Thanks if you comment with input to this thread.
Helimut, just my twopenny worth, but I think in the current climate £650 would be top-end. Its maybe what you could ask as a TRE. I think for freelance P1 jobs you are going to be fortunate if you get much over 500 plus expenses.
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Old 19th Aug 2020, 17:54
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Helimut. To approach your question in a different way, why are offshore salaries so much higher than onshore.
it is my contention that we have to go back to the start of N Sea O & G anD thank our lucky stars that British Airways and British Caledonian decided that this was a market they should be involved in and also that BALPA membership was strong in both of those companies. If that hadn’t been the case, then I suspect that salaries would have been much lower, and would have equated to the salaries doled out in the Gulf of Mexico.

With regard to onshore salaries (at least, Police and HEMS salaries), well when PAS and OSS started, they were sort of making those numbers up. They were never going to be able to compete with the BCal pilots who operated the Met’s helicopters, as they were mostly all volunteers from the N Sea who were naturally going to expect a similar income to their jobs up in Aberdeen.
Add to that, that really high numbers were going to kill a fledgling market stone dead at inception. After that a trend has been set.

for what it’s worth, having seen at first hand the point at which the (exceptionally pro helicopter), finance managers of a very large police force on the UK, Started to raise their eyebrows and consider going elsewhere, I think that Police salaries in particular are pretty close to their maximum, although they might manage another couple of percent more.

As for HEMS salaries, in the end, it’s not so much the willingness (or lack of) of the aircraft and crew providers to pay a particular rate, as much as the wealth, viability and income capacity of the charities.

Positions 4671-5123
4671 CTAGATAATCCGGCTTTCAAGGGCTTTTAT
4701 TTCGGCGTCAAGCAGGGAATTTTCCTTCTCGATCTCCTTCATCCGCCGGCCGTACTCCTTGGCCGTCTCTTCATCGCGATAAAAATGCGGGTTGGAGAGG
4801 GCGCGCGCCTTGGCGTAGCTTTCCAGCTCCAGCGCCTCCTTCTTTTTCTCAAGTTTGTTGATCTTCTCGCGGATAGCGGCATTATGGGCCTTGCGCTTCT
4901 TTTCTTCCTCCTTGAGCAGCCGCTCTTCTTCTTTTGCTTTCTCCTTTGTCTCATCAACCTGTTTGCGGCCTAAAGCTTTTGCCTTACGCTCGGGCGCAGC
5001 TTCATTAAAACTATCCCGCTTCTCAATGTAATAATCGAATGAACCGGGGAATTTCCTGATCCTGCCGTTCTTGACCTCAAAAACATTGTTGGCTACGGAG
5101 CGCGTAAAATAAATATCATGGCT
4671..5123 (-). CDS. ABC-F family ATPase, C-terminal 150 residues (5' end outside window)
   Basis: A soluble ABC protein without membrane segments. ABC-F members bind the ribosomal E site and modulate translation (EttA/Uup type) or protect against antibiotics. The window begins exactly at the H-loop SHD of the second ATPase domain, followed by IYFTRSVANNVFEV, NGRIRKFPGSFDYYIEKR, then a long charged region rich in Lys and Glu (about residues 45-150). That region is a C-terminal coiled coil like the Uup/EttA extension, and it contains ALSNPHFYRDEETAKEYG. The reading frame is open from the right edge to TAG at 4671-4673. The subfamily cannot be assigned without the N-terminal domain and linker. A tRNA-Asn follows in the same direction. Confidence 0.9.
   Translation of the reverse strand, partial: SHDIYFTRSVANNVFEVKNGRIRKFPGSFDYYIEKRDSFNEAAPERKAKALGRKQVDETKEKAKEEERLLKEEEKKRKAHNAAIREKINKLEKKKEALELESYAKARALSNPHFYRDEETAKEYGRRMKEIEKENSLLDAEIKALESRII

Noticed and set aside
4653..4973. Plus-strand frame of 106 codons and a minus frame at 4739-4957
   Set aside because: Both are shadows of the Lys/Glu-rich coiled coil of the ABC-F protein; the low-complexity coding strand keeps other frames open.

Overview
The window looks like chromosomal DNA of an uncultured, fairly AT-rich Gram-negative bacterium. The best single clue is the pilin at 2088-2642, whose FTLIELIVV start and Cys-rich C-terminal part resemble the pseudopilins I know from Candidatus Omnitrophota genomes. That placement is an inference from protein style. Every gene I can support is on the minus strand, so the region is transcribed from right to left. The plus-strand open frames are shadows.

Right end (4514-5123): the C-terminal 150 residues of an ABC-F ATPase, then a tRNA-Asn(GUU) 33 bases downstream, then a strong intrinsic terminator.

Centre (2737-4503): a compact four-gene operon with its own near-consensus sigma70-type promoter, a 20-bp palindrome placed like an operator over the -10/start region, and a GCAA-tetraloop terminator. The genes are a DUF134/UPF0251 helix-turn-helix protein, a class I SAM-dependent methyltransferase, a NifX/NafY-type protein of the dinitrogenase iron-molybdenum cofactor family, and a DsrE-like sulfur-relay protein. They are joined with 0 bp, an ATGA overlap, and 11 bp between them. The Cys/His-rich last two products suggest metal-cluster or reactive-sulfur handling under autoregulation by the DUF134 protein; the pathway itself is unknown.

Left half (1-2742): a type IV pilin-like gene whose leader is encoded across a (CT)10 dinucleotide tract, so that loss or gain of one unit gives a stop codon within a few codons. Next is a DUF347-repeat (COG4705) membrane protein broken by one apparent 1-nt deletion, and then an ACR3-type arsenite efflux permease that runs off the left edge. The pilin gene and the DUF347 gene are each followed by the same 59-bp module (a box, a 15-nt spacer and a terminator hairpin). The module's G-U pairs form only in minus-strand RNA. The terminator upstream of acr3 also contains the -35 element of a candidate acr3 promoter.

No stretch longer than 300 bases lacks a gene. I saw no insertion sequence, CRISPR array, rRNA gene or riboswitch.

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Old 19th Aug 2020, 18:29
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In the United States,
Gulf of Mexico heavy captains make around $150,000 per annum with benefits for an even on off schedule.
EMS captains make around $120,000 per annum for an even on off schedule.
Corporate pilots for private flight departments can make over $200,000 per annum.
Utility pilots and spray pilots far exceed these numbers. But risk is the price you pay.
When I moonlight for other companies doing utility work within the powerline construction, maintenance or aerial saw niche I charge $1500 per day
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Old 19th Aug 2020, 20:11
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Last year Bristow were paying £650 per day for offshore captains. Onshore/corporate multi-IFR charter about the same. Difference is Bristow did not pay expenses but the onshore corporate did - and the flying was much more interesting.
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Old 20th Aug 2020, 06:56
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Originally Posted by Non-PC Plod View Post
Helimut, just my twopenny worth, but I think in the current climate £650 would be top-end. Its maybe what you could ask as a TRE. I think for freelance P1 jobs you are going to be fortunate if you get much over 500 plus expenses.